Elbow Fracture Surgery for Seniors Beltsville MD

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James E Callan MD
(301) 891-6130
7610 Carroll Ave
Takoma Park, MD
Specialties
Orthopedics

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W Christopher Urban, MD
(410) 544-4855
1600 S Crain Hwy
Glen Burnie, MD
Business
Bay Area Orthopaedics & Sports Medicine
Specialties
Orthopedics

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Dr.SAGAR NOOTHETI
(301) 345-0077
4700 Berwyn House Rd # 108
College Park, MD
Gender
M
Speciality
Orthopedic Surgeon
General Information
Accepting New Patients: Yes
RateMD Rating
1.0, out of 5 based on 1, reviews.

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Guy Bryan Townsend, MD
(301) 299-6715
7500 Hanover Pkwy Ste 106
Greenbelt, MD
Specialties
Orthopedics
Gender
Male
Education
Medical School: Temple Univ Sch Of Med, Philadelphia Pa 19140
Graduation Year: 1956

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Esmail Masoud Pour, MD
(301) 220-3000
PO Box 360
Greenbelt, MD
Specialties
Orthopedics
Gender
Male
Education
Graduation Year: 2007

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David C Johnson, MD
(202) 291-9266
106 Irving St NW
Washington, DC
Business
National Orthopedics PC
Specialties
Orthopedics

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Edward G Alexander Jr., MD
(703) 461-7100
4801 Kenmore Ave
Alexandria, VA
Business
Northern Virginia Orthopaedic Group
Specialties
Orthopedics

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Dr.Raymond Raiford
7251 Hanover Parkway
Greenbelt, MD
Gender
M
Speciality
Orthopedic Surgeon
General Information
Accepting New Patients: Yes
RateMD Rating
5.0, out of 5 based on 1, reviews.

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Harvinder S Pabla
(301) 776-6700
14333 Laurel Bowie Rd Ste 209
Laurel, MD
Specialty
Orthopedic Surgery

Data Provided By:
Roger Lee Raiford
(301) 345-0377
7251 Hanover Pkwy Ste B
Greenbelt, MD
Specialty
Orthopedic Surgery

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Update on Surgical Treatment of Elbow Fractures in the Elderly

Fractures of the humerus (upper arm bone) just above the elbow are difficult to treat. Surgery is the standard way to treat these fractures. But the optimal approach isn't always clear at the out set. The surgeon must take into consideration many factors. How did it happen? What kind of break is involved? Are the soft tissues around the bone damaged in any way? Did the elbow joint surface crack in the process? How strong is the bone (i.e., does the patient have osteoporosis or brittle bones)?

The orthopedic surgeons who wrote this article are from the University of Maryland in Baltimore. They offer a review of the latest research in the area of distal humeral fractures. Distal is just another way of saying the break occurred at the bottom end of the bone.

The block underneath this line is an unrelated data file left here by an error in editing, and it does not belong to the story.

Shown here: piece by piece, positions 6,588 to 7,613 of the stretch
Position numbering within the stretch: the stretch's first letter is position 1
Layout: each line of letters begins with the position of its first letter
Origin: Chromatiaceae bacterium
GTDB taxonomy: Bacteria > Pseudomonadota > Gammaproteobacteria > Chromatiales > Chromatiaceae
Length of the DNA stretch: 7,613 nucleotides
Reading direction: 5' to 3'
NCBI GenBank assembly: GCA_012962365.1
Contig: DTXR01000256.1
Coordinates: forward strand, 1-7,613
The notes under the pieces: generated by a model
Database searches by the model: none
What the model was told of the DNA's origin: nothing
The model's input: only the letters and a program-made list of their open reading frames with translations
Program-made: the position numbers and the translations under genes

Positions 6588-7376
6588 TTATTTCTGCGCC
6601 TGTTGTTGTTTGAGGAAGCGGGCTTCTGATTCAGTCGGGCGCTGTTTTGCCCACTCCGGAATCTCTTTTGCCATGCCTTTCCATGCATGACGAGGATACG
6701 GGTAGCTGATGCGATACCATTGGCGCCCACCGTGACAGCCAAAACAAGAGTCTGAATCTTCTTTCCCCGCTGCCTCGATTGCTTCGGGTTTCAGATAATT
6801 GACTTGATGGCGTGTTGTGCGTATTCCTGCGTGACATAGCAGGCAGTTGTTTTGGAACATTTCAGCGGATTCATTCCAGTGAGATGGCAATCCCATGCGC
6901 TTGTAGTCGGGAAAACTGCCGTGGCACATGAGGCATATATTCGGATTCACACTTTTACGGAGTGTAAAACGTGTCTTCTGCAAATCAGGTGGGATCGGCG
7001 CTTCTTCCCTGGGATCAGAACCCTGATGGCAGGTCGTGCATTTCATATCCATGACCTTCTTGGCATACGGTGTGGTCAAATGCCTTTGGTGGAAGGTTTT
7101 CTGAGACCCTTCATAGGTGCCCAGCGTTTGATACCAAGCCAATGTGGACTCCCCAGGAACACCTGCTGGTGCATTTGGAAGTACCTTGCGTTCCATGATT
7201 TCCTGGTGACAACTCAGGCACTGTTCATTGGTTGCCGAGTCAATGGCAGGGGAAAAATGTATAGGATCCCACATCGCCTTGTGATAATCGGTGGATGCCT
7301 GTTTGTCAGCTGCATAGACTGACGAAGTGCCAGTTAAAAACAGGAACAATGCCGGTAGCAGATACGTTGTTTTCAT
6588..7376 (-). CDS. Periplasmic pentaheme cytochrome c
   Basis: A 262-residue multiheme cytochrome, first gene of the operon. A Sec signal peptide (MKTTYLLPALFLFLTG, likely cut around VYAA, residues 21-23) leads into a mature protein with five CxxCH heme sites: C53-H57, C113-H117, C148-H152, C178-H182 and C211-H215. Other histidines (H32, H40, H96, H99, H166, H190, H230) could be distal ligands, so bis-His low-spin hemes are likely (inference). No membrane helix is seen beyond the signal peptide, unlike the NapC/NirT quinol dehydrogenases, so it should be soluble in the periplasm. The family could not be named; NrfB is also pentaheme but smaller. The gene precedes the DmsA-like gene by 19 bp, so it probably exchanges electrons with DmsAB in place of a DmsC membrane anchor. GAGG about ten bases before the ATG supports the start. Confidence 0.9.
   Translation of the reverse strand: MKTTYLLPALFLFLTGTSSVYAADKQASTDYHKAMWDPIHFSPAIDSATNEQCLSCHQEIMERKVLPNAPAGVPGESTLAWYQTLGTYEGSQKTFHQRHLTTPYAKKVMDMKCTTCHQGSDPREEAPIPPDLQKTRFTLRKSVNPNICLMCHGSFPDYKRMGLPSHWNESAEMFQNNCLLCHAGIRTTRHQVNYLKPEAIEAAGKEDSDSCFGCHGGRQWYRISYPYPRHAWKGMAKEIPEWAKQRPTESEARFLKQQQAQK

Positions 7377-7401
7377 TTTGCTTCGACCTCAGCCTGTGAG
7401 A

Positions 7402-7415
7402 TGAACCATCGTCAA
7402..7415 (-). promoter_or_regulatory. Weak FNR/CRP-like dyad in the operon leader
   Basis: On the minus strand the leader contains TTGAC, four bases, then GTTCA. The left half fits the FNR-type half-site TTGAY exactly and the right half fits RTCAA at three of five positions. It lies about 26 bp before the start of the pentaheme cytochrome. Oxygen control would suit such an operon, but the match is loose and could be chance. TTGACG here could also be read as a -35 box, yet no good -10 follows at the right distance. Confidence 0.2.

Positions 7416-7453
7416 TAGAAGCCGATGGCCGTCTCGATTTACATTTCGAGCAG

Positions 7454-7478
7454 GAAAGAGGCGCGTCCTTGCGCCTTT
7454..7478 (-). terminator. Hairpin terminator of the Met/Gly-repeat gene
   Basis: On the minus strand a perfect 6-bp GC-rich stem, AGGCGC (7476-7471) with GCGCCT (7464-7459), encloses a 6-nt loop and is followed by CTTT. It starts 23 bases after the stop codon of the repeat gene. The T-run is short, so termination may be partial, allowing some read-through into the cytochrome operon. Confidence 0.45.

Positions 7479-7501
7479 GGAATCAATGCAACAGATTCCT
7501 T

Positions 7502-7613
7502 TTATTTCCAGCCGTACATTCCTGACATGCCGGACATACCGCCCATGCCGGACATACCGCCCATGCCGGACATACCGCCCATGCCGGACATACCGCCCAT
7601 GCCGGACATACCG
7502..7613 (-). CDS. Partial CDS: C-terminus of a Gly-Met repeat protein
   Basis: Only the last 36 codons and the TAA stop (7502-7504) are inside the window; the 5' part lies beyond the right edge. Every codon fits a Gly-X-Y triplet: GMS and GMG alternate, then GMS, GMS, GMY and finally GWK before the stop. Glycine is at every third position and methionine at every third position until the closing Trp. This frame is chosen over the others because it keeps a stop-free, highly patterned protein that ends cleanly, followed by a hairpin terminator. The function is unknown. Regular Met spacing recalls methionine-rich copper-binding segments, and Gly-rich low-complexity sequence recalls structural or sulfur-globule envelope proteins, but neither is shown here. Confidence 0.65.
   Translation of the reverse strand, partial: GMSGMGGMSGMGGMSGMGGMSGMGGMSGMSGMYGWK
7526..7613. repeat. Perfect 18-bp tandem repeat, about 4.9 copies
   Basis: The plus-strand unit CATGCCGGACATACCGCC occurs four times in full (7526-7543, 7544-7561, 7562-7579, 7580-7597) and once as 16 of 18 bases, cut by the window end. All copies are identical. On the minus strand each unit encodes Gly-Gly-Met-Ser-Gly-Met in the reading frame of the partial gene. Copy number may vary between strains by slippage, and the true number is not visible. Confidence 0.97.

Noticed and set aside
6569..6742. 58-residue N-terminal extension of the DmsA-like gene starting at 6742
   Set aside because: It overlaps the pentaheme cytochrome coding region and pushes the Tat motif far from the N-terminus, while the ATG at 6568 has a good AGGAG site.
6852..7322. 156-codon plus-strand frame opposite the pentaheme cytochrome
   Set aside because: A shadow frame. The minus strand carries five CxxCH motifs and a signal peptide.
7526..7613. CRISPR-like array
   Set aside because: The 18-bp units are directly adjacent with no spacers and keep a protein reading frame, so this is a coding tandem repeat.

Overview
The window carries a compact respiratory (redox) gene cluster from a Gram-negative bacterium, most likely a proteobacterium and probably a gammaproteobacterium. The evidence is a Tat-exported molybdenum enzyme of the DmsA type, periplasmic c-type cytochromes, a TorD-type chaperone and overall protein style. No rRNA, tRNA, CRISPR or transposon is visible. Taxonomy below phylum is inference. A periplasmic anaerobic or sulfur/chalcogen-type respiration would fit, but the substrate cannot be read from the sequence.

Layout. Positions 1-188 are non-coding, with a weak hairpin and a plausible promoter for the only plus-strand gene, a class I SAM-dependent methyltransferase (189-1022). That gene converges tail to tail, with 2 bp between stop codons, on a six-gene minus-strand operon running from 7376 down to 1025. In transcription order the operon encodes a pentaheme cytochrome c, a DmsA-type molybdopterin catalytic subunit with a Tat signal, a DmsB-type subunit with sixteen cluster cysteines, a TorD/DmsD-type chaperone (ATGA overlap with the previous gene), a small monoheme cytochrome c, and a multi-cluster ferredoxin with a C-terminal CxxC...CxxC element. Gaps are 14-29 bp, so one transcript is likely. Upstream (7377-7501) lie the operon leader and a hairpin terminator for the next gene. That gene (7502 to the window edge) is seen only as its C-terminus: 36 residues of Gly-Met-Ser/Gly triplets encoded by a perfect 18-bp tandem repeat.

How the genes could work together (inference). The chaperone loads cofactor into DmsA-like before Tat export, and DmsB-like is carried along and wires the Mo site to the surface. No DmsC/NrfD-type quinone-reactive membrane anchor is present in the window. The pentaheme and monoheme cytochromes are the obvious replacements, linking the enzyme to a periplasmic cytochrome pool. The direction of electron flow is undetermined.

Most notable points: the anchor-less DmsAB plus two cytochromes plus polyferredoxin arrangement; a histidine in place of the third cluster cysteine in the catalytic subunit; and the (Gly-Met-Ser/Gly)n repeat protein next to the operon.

Surgeons are seeing more of these injuries with the aging adult population in America. Most of these fractures occur in older adults with poor bone quality. That's one of the things that really makes surgery so difficult. Conservative (nonoperative) care is possible but only when the fracture is stable and can be immobilized in a cast or splint. That type of fracture isn't as common as the displaced (bones separate), comminuted (many tiny bone fragments) fractures that require surgery.

The surgical choices are usually: 1) internal fixation, 2) external fixation, and 3) total elbow replacement. Each of these choices has its own indications (when to use them), advantages, and disadvantages.

One of the ways surgeons have of evaluating which approach to use is to examine the results from other patients who were treated with one approach versus another. Outcome measures include elbow range-of-motion, return of normal muscle strength, function, bone healing, and quality of life. The joint should be stable yet move freely. Length of time in the hospital and in rehab along with the associated costs might also be factored in. Complications such as infection, poor wound healing, and nonunion (failure of the bone to heal) are recorded. Implant failure (usually from loosening) and revision surgery are two other possible problems that researchers keep track of as a way to evaluate the final results.

By reviewing all of the available research data, the authors were able to summarize what is known about each of these three surgical treatment approaches. Let's take a look at each one separately.

Internal Fixation. Internal fixation refers to an open procedure where the surgeon puts the bones back together and holds them in place with wires, metal plates, and/or screws. This is the most commonly used operation. Many decisions come into play with this approach. The surgeon sizes up the injury and decides how best to get into the joint: from the back of the elbow (posterior or from the sides? If it seems best to make the incision from the side, then which side: medial (side closest to the body) or lateral (side away from the body)?

Studies show that the posterior approach giv...

Click here to read the rest of this article from eOrthopod.com

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